Public engagement, planning important for steam plant

Ever since the Marquette Board of Light and Power’s coal-fueled Shiras Steam Plant was retired last March after being placed in layup status in June 2018, many area residents have been wondering what the future might hold for the plant and its site along Lake Street in south Marquette.

At this point, we know the seven-story power plant and its smokestacks will be demolished in the coming years, but the roughly 19-acre site will retain an MBLP substation, back-up generators, a public fishing pier, and several other features.

At a recent meeting, the MBLP’s board of directors discussed the steps it would need to take leading up to the plant’s demolition, according to a recent Journal article.

A critical step in the long process of preparing for its demolition, the article reported, will be to hire an experienced engineering consultant to draft a plan.

This plan will help the MBLP fully understand the scope of the task and develop bid materials to seek a qualified contractor for the complex task of demolishing the seven-story power plant.

It’s important to seek a qualified engineering consultant and demolition contractor, MBLP Executive Director Tom Carpenter said in the article, as the MBLP wants to ensure the building will be torn down safely and in an environmentally responsible manner.

“We are in the business of building things, we don’t tear things like that down hardly ever, so we had to reach out to some external sources to help us do that properly,” he said in the article.

The entire process is likely to take two to three years, with a great deal of work taking place in the building’s interior before there are visible changes on the outside, Carpenter said previously.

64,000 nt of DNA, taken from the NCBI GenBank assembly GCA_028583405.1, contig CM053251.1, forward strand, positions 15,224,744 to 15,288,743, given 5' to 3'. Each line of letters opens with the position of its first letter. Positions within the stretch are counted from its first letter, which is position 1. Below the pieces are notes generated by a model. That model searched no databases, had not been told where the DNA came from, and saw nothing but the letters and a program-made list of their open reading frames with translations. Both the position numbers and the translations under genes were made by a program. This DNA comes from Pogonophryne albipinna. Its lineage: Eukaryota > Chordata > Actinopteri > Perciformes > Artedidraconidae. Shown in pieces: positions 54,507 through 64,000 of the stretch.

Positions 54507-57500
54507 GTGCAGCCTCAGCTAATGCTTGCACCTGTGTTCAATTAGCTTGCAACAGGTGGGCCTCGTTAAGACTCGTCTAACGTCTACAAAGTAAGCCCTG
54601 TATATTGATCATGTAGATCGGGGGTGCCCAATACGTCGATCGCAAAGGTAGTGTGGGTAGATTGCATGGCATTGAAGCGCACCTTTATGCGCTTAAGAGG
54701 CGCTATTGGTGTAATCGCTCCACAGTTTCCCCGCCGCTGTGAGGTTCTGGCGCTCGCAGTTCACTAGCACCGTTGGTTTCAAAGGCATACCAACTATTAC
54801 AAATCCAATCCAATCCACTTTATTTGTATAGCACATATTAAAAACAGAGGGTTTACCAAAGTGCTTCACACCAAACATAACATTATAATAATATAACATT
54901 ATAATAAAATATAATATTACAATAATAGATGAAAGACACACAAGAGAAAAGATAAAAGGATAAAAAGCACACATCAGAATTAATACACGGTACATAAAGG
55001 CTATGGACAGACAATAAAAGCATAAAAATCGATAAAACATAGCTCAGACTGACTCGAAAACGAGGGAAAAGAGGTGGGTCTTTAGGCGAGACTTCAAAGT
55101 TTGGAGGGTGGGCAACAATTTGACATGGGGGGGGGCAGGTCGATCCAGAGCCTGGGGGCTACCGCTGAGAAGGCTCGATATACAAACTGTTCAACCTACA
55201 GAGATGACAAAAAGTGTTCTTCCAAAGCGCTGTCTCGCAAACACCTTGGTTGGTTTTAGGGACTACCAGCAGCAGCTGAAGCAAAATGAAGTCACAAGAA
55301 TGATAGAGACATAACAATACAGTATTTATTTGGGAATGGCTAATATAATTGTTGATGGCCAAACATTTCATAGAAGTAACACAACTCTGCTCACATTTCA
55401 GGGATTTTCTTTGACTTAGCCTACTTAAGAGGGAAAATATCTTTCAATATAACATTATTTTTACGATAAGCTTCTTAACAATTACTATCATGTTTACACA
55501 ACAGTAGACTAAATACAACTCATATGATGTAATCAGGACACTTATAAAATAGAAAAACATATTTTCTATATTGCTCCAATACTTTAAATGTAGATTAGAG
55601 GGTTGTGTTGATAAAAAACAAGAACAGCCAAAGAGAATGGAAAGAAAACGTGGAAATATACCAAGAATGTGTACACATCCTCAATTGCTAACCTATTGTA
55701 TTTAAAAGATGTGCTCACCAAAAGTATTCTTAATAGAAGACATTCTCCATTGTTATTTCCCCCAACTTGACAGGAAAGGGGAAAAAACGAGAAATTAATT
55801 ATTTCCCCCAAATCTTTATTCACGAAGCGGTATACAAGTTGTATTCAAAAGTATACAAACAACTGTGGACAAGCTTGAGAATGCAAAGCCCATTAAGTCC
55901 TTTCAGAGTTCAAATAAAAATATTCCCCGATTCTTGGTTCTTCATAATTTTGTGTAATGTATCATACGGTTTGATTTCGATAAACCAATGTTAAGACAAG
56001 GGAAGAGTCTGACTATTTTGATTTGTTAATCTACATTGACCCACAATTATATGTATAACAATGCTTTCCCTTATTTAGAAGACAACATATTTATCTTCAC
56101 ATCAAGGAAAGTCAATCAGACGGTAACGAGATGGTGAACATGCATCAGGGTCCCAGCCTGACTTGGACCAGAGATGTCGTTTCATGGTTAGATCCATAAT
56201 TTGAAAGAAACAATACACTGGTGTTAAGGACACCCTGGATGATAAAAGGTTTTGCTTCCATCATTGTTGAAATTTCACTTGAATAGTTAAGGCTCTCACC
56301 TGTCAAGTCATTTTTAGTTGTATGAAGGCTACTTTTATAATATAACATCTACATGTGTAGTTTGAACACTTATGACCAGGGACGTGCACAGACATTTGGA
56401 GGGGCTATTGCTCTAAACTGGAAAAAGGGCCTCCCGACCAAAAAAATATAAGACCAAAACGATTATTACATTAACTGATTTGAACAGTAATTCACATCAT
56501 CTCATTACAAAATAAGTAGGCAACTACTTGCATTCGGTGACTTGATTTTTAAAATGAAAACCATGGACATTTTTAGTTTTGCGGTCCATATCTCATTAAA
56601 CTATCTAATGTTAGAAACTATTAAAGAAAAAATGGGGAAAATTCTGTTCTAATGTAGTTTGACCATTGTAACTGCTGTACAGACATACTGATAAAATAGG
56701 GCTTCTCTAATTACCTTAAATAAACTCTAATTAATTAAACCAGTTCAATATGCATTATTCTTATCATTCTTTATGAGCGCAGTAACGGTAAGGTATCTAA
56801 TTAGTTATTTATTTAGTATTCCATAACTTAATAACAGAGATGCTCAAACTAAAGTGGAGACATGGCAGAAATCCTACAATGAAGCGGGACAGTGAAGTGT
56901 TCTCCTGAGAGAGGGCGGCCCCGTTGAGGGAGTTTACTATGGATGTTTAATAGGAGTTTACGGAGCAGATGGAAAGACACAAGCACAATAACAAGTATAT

We support and commend the MBLP’s efforts over the past year to approach the project in a careful, responsible manner. We recognize the demolition of a coal-fueled power plant is a complex task to be taken seriously and approached with the utmost caution.

While no formal votes were taken or decisions made regarding the demolition at the meeting, we believe it’s wise that MBLP regularly discuss the task of demolishing the power plant in a public forum and continue to gather input from area residents and local entities.

As a November work session between the Marquette City Commission and the Marquette Board of Light and Power showed, there are many different ideas and opinions regarding the site’s future use.

Some want to see the area retain an industrial purpose, while others hope to see it become green space or residential area.

Here at the Journal, we plan to closely watch the plans for demolition as they develop and hope to see regular updates from the MBLP on the process. We believe the extensive public input and cooperation among various entities regarding the plans for the site will be critical to ensuring a vital, responsible use of the lakefront property.